Both studies were randomized, controlled, double-blind trials. Because tezacaftor-ivacaftor is an approved treatment for Phe508del-Phe508del patients, the test drug for those patients was added to background tezacaftor-ivacaftor, and the control group was placebo plus tezacaftor-ivacaftor.

In the VX-659 study, Phe508del-Phe508del patients were randomized to the control group (n = 11) or to triple-therapy that included 400 mg/day VX-659 triple therapy (n = 10). In the In the VX-445 trial, Phe508del-Phe508del patients were randomized to placebo plus tezacaftor-ivacaftor (n = 7) or to triple therapy including 200 mg/day VX-445 (n = 21).

In the absence of approved standard therapy for Phe508del-MF, the control group was triple placebo. In the VX-659 study, patients were randomized to control (n = 10) or triple therapy including 400 mg/day (n = 11), 240 mg/day (n = 10), or 80 mg/day (n = 11) of the test drug. In the VX-445 trial patients were randomized to control (n = 12) or to 50 mg (n = 10), 100 mg (n = 22), or 200 mg (n = 21) of VX-445 plus tezacaftor-ivacaftor.

Davies and colleagues write that the VX-659 triple therapy "resulted in significant mean increases in the percentage of predicted FEV1 through day 29," including increases of up to an additional 9.7 points in the Phe508del-Phe508del group and up to 13.3 points in the Phe505del-MF group. Sweat chloride and CFQ-R scores improved significantly in both groups of patients. All changes were statistically significant.

Similarly in the VX-445 trial, Dominic Keating, MD, from Alfred Hospital in Melbourne, Australia, and colleagues report that VX-445-tezacaftor-ivacaftor increased percentage of predicted FEV1 by 11.0 points in the Phe508del-Phe508del group and by 13.8 points in the Phe508del-MF group. In addition, sweat chloride concentrations decreased and the CFQ-R scores improved in both groups. All changes were statistically significant.

Keating and colleagues write, "These results support the hypothesis that targeting the Phe508del CFTR mutation with a combination of two correctors and a potentiator can lead to effective CFTR function in patients with these forms of CF. Both the VX-445 and VX-659 triple combinations improved lung function...in patients with Phe58del-MF genotypes who had not previously been treated with CFTR modulators and in patients with the Phe508del-Phe508del genotype, who had previously received treatment with tezacaftor-ivacaftor."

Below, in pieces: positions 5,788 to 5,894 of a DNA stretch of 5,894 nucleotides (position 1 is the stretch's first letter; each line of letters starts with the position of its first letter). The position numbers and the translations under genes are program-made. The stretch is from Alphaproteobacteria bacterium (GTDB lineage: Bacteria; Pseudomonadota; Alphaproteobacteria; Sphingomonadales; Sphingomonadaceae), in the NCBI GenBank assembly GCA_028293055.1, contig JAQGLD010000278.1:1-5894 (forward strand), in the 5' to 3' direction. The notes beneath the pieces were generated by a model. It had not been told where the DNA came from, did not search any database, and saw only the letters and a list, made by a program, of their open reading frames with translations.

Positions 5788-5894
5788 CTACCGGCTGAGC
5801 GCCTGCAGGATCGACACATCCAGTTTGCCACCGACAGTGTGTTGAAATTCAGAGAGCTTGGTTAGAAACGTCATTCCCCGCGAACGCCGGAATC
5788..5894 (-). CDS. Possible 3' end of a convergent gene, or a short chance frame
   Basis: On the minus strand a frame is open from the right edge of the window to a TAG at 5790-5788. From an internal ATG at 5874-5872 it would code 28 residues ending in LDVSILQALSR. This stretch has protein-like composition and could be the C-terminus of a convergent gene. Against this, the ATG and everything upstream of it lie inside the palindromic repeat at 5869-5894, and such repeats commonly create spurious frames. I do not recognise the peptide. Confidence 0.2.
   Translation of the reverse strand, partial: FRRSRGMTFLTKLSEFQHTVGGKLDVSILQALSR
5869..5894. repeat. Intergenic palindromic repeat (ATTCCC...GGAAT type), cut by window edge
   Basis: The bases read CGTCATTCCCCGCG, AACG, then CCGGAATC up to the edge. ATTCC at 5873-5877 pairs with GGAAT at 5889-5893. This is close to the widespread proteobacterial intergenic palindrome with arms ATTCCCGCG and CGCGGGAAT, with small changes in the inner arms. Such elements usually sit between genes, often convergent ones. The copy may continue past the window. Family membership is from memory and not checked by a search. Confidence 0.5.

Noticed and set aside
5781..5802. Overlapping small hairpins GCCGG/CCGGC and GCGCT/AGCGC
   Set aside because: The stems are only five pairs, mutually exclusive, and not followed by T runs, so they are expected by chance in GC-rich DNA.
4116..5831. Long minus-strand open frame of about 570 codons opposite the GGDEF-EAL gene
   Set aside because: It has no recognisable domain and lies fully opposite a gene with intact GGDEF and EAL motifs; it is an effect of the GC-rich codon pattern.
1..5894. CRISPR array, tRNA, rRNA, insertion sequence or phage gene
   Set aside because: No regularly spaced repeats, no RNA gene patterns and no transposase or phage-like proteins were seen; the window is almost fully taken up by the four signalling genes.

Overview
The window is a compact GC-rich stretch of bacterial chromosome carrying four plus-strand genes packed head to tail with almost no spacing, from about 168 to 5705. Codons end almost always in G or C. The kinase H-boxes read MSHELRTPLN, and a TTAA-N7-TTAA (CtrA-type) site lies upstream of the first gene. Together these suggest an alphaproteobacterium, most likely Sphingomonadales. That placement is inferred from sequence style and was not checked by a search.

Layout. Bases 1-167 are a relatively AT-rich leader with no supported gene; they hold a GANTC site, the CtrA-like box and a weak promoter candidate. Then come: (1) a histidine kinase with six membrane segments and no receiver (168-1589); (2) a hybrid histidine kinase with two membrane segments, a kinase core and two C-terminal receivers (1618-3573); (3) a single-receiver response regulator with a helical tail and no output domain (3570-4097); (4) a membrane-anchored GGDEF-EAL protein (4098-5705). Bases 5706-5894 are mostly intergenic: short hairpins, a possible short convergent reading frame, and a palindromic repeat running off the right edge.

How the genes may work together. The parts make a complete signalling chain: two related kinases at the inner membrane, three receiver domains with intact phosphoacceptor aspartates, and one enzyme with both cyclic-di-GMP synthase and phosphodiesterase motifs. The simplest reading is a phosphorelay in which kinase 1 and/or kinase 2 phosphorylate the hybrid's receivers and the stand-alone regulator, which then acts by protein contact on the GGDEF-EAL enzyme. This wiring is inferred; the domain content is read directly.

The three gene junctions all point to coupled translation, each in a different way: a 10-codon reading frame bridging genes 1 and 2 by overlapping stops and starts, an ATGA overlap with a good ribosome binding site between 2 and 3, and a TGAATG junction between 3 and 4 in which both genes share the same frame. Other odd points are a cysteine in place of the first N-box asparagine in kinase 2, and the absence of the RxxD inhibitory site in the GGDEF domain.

The researchers report that in these phase 2 trials with 4-week treatment periods, no dose-limiting side effects or toxic effects were seen.

However, in his editorial, Holguin cautions that major unknowns include whether these combinations will reduce exacerbation rates or improve weight gain in CF patients and whether the treatment effects are durable over longer periods of time.

Phase 3 clinical trials (including studies in patients age 6-11 years) are underway with both VX-659 and VX-445 and in patients with both the Phe508del-Phe508del and Phe508del-MF genotypes.

Tezacaftor-ivacaftor is marketed by Vertex as Symdeko and costs $292,000 per year. The additional cost of adding VX-659 or VX-445 is not yet known.

Both studies were supported by Vertex, which received funding from the Cystic Fibrosis Foundation for development of VX-659 and VX-445. Disclosures for the other authors are listed in the article.  Holguin has reported no relevant financial relationships.  

N Engl J Med. Published online October 18, 2018. VX-659 study, VX-445 trial, Editorial